We weren't able to find a safe way down to the bottom of the gorge for a more unique perspective, but apparently the trail kept going further downstream past the pair of overlooks we noticed. And apparently, that trail would lead to some swimming holes another 100ft further downstream of the falls. I would imagine that would be an attractive option to enjoy this place even more though I'm sure caution must be exercised given how easy it could be to get swept away.

In total, we walked roughly 1.2 miles round trip, and it took us around 90 minutes, which was spent hiking, photographing, and having a quick snack. The slow pace was also due to me having to carry our daughter in the carrier for most of this hike. That said, the time was passed well as Tahia seemed to enjoy the experience and all the stimuli that must've been new to her since California doesn't see this kind of terrain and life.




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PHOTO JOURNAL

In order to make it to Quebec City at a reasonable time plus visit Moxie Falls along the way, we had to leave Portland, Maine shortly after sunriseIn order to make it to Quebec City at a reasonable time plus visit Moxie Falls along the way, we had to leave Portland, Maine shortly after sunrise
Moxie Falls was pretty, but add to that the beautiful Autumn colors and Moxie Falls would then become simply gorgeousMoxie Falls was pretty, but add to that the beautiful Autumn colors and Moxie Falls would then become simply gorgeous
Between Moxie Falls and the Canadian border was the Attean View, which featured this panorama full of lakes and Autumn colorsBetween Moxie Falls and the Canadian border was the Attean View, which featured this panorama full of lakes and Autumn colors
Quebec City was our destination of our day long drive through the Old Canada Road via Moxie Falls, and as you can see from this photo, it was a very charming cityQuebec City was our destination of our day long drive through the Old Canada Road via Moxie Falls, and as you can see from this photo, it was a very charming city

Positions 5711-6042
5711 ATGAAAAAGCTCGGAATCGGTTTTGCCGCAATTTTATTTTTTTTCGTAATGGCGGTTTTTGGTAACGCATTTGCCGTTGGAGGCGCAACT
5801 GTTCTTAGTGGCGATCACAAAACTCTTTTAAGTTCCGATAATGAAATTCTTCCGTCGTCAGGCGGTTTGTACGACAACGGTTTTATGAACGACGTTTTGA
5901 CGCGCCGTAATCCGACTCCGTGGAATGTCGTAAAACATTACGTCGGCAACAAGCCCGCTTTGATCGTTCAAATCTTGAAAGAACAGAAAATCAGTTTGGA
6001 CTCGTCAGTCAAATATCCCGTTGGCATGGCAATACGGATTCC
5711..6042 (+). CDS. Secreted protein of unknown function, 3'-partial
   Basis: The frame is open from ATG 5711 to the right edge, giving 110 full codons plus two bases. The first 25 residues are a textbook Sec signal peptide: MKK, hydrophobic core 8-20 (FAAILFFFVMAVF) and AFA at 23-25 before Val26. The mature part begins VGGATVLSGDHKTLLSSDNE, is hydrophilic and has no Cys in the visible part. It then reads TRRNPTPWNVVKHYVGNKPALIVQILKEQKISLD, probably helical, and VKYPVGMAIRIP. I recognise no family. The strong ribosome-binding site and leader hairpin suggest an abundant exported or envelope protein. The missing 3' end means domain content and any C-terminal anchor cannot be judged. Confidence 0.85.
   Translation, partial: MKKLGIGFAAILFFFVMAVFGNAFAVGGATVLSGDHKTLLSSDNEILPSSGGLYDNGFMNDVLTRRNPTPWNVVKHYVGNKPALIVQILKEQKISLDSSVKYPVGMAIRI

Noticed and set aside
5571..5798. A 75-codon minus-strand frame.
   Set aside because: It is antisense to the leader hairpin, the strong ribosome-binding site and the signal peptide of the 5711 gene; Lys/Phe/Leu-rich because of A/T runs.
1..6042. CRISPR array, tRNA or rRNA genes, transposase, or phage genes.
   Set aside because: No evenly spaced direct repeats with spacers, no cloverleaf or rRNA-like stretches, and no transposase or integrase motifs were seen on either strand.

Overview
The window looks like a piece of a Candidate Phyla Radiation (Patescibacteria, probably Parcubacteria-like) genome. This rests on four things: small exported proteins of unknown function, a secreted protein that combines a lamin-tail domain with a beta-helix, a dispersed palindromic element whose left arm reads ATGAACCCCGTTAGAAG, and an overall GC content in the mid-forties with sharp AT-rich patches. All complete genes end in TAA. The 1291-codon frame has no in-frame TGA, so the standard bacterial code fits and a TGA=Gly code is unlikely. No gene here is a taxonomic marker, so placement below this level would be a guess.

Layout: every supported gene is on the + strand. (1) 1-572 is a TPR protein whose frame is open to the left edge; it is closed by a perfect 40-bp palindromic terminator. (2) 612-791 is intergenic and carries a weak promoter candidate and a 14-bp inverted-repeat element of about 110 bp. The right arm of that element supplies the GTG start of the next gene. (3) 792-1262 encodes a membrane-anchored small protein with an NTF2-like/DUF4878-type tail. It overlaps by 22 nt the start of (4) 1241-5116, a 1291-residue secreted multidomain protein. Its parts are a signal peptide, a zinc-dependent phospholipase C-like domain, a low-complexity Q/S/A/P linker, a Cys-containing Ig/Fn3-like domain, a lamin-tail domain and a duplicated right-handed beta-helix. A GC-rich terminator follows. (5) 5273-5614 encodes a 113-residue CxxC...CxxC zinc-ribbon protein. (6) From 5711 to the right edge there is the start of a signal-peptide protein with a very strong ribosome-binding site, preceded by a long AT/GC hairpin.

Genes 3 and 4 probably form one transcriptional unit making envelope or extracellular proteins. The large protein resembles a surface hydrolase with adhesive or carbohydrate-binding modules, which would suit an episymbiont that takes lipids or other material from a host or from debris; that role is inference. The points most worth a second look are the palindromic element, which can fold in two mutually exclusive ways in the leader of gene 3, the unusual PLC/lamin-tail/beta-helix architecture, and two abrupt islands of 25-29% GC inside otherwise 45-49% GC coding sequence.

This was the Kennebec River and road bridge.  As we were headed north on Old Canada Road, we had to turn right without crossing that bridge to get onto Moxie RoadThis was the This was the Kennebec River and road bridge. As we were headed north on Old Canada Road, we had to turn right without crossing that bridge to get onto Moxie Road

The car park and trailhead for the Moxie Falls Scenic AreaThe car park and trailhead for the Moxie Falls Scenic Area

Beautifully tall and colorful trees surrounded us on the initial wide portion of the hike to Moxie fallsBeautifully tall and colorful trees surrounded us on the initial wide portion of the hike to the falls

This interesting kind of mammal caught our eye while we were hiking.  We weren't sure what it was, though.  A fox?  A ferret?  A type of squirrel?This interesting kind of mammal caught our eye while we were hiking. We weren't sure what it was, though. A fox? A ferret? A type of squirrel?

Julie approaching the sign indicating that we were now officially in the scenic areaJulie approaching the sign indicating that we were now officially in the scenic area

More of the trail was surrounded by golden trees though the trail did seem to narrow a bitMore of the trail was surrounded by golden trees though the trail did seem to narrow a bit

Julie descending wooden steps to get closer to the Moxie StreamJulie descending wooden steps to get closer to the Moxie Stream